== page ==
I have had this idea in mind for the past year, but it wasn’t something I’ve always imagined doing. I’m a dreamer, always coming up with new ideas. One day, the prospect of starting up a t-shirt company just sort of came to me. I’m definitely a creative person. I’ve always been involved in the entertainment industry, whether it be producing music, managing talent, etc. I also have a professional, corporate side.
AZU allows me to marry my legal and creative skills. I get the best of both worlds. There are the day-to-day challenges of owning and operating a business. On the other hand, there is also the challenging aspect of coming up with new and innovative designs that will appeal to our customers.
Did the economy play a role?
Although I hate to admit it, the economy did play a role in my decision to start-up AZU. Despite the fact that I was able to get a job as a lawyer, I saw many law firms laying off their employees. The idea of working for someone else was seeming less and less desirable. I knew it would take a long time to build up my own company, but the idea being in charge of my own destiny and not at the mercy of others makes it worth the risk.
Is there a difference between a passion versus a profession for you?
I’m an idealist so I believe that eventually I will reach a point where my passion is my profession and vice versa. I believe that you should wake up every morning and be happy to go to work. I want to love what I do and do it to the best of my ability.
Do you envision your primary profession being in the law? At some point would you like to transition?
As I see my life right now, I don’t know that I’ll ever practice law in the conventional sense. I will always use my legal skills, but may never be a “lawyer.” When I really think about it, I may never settle down in one career. I get bored easily and am always coming up with new ideas so I anticipate that I will probably try my hand at a few different things. Fashion, music, movies, law or some combination thereof is most likely in the cards for me.
Whatever your chosen field, networking will always be an essential. You can never do everything all on your own. You must learn to connect with others and maintain those relationships. Be prepared to rely on others and in return help others when you are in a position to do so. I pride myself in having a broad network that spans many industries. You never know where life is going to take you, so it is important to know all different types of people.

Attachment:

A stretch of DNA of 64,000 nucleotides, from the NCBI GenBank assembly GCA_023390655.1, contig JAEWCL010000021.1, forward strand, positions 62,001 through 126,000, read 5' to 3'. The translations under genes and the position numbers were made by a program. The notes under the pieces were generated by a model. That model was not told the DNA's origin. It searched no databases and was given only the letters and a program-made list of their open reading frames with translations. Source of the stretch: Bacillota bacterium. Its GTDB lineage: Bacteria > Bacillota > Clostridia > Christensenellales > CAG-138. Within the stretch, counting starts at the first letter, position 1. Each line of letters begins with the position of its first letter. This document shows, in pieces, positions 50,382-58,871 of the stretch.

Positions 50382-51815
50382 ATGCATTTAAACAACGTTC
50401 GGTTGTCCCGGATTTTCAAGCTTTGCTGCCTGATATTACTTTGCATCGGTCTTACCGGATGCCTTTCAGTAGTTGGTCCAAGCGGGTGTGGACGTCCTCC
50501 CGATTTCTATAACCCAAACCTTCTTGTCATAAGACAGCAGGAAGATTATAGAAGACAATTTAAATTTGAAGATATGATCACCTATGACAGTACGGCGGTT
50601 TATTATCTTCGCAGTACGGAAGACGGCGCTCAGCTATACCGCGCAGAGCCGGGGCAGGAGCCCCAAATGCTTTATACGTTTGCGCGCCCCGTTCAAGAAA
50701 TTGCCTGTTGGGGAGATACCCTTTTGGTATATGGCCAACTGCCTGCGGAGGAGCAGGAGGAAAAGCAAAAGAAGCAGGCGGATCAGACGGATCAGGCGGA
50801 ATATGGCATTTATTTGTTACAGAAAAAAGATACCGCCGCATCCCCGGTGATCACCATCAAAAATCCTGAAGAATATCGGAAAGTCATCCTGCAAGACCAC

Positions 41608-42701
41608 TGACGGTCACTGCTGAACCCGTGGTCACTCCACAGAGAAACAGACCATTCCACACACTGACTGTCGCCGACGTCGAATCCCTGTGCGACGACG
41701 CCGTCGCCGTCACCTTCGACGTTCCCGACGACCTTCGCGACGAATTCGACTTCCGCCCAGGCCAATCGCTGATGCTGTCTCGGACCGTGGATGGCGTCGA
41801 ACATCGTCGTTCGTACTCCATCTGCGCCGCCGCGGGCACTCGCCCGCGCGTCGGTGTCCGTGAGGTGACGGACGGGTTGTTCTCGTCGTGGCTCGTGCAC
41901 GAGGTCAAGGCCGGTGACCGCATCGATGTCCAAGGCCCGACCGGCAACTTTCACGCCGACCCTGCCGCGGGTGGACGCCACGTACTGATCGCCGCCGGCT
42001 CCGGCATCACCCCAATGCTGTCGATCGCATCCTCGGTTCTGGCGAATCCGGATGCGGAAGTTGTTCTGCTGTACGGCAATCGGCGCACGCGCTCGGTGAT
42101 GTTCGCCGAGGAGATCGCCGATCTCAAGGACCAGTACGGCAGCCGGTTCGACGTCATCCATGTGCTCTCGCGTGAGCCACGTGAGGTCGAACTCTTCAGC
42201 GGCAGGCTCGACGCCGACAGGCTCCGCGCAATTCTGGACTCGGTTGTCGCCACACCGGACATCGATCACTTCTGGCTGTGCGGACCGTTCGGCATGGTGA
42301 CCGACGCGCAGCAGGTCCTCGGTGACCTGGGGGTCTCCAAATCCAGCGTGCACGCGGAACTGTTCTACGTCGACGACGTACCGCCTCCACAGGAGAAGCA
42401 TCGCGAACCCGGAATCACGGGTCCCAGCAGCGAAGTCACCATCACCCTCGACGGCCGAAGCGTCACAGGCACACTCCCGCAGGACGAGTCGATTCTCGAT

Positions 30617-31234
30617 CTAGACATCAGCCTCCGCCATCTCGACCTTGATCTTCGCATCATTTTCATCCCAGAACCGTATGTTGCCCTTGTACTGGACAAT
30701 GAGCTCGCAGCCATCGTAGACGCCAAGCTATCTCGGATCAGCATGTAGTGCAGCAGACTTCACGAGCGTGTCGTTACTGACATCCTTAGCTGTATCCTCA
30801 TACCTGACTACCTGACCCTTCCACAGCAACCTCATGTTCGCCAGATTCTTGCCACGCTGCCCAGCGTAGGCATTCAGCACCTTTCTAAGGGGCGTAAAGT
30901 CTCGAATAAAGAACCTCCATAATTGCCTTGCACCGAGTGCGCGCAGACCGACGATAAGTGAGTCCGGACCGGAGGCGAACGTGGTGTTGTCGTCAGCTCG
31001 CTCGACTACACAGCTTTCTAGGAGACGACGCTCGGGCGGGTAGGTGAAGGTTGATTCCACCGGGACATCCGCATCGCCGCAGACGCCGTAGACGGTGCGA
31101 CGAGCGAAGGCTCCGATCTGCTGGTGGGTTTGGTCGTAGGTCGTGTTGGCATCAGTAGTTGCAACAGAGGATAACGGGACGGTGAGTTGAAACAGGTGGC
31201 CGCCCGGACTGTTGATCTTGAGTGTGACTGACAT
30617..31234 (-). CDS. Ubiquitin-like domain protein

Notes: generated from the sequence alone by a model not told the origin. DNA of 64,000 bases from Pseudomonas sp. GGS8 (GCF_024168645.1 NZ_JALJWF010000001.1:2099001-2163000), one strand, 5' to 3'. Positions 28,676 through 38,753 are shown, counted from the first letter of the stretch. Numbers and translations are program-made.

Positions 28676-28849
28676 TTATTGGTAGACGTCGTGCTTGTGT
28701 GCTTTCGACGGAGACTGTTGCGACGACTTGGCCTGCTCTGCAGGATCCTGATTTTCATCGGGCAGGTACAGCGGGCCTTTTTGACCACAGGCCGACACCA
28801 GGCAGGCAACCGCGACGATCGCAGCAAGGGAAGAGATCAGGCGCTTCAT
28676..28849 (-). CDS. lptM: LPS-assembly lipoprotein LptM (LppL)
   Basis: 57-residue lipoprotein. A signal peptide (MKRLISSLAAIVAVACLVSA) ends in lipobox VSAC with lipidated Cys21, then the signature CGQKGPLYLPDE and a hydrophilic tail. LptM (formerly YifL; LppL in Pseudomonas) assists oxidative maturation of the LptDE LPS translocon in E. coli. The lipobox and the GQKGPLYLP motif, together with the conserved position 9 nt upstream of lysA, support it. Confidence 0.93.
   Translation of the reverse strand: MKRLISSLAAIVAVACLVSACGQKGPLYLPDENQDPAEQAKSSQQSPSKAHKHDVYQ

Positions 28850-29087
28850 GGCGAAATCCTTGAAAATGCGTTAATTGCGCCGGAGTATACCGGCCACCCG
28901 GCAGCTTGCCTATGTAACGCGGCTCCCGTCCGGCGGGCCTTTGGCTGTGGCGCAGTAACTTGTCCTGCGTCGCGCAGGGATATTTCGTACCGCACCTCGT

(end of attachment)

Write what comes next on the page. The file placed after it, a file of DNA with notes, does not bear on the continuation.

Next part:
What role have mentors had in your life (again in law and fashion)?
I have all different kinds of mentors. For every sector of my life, there are people who inspire me. In my personal life, my mother is a pillar of strength and perseverance. When I think of the entertainment industry individuals, such as Oprah and Jay-Z, stand out to me.
They are as intelligent as they are talented and have risen from humble beginnings to become worldwide moguls. I love the way they have transcended the notion that a person is simply a person. They have become more that just “people,” they have become brands.
As my own career path has strayed from the traditional practice of law, I admire those such as Barack Obama, who have law degrees, but have gone on to excel in other fields by using their legal skills in non-legal arenas.
Where do you see yourself in 5, 10, and 20 years?
Again I’m a self-professed dreamer. I’m always imagining what could be. I definitely have aspirations, but I try not to limit myself by putting a time-line on my goals. I believe that doing so only sets you up for disappointment. I try to focus more on what I can do day-to-day to further my goals.
For me, the sky is the limit and the limit is the sky. I’ll get there when I get there, but for now my primary goal is to enjoy the ride. Currently, I’m focused on growing AZU into a profitable, well-known brand, but I know that I’ll always have my hands in something else as well.
My first love will always be music so I would not be surprised if I go back to that in the coming years. I could see myself managing talent, practicing entertainment law, producing music, producing movies, or writing articles/screenplays/books. I’ll just have to wait and see what the future has in store for me.
What keeps you hungry?
Small tastes of success keep me hungry. Having someone telling me that they love one of my designs makes me want to come up with five more on that level or better. Participating in a fashion show or other event makes me want to line up three more events. I’m a perfectionist and the type of person who always wants more. That type of mentality lends itself to keep striving to reach the next level.
Lastly, are you looking for models? I’m available for NY shoots.
We are always looking for models! Be prepared to bring that “Blue Steel” to the shoot!
You can reach Cara at: email@example.com
Brainstorming new content ideas over the weekend, I decided to add an “Interviews” section. I feel fortunate to be in the company of some incredible people, who through their actions and accomplishments both inspire me and fuel my ambition. And I’d like to share them with you.
Starting things off, Marion Brooks (of TANY Sports fame) provided the FIRST interview. He’s a great friend and an asset to my professional and social circle since I’ve come back to Austin. Expect big things from him!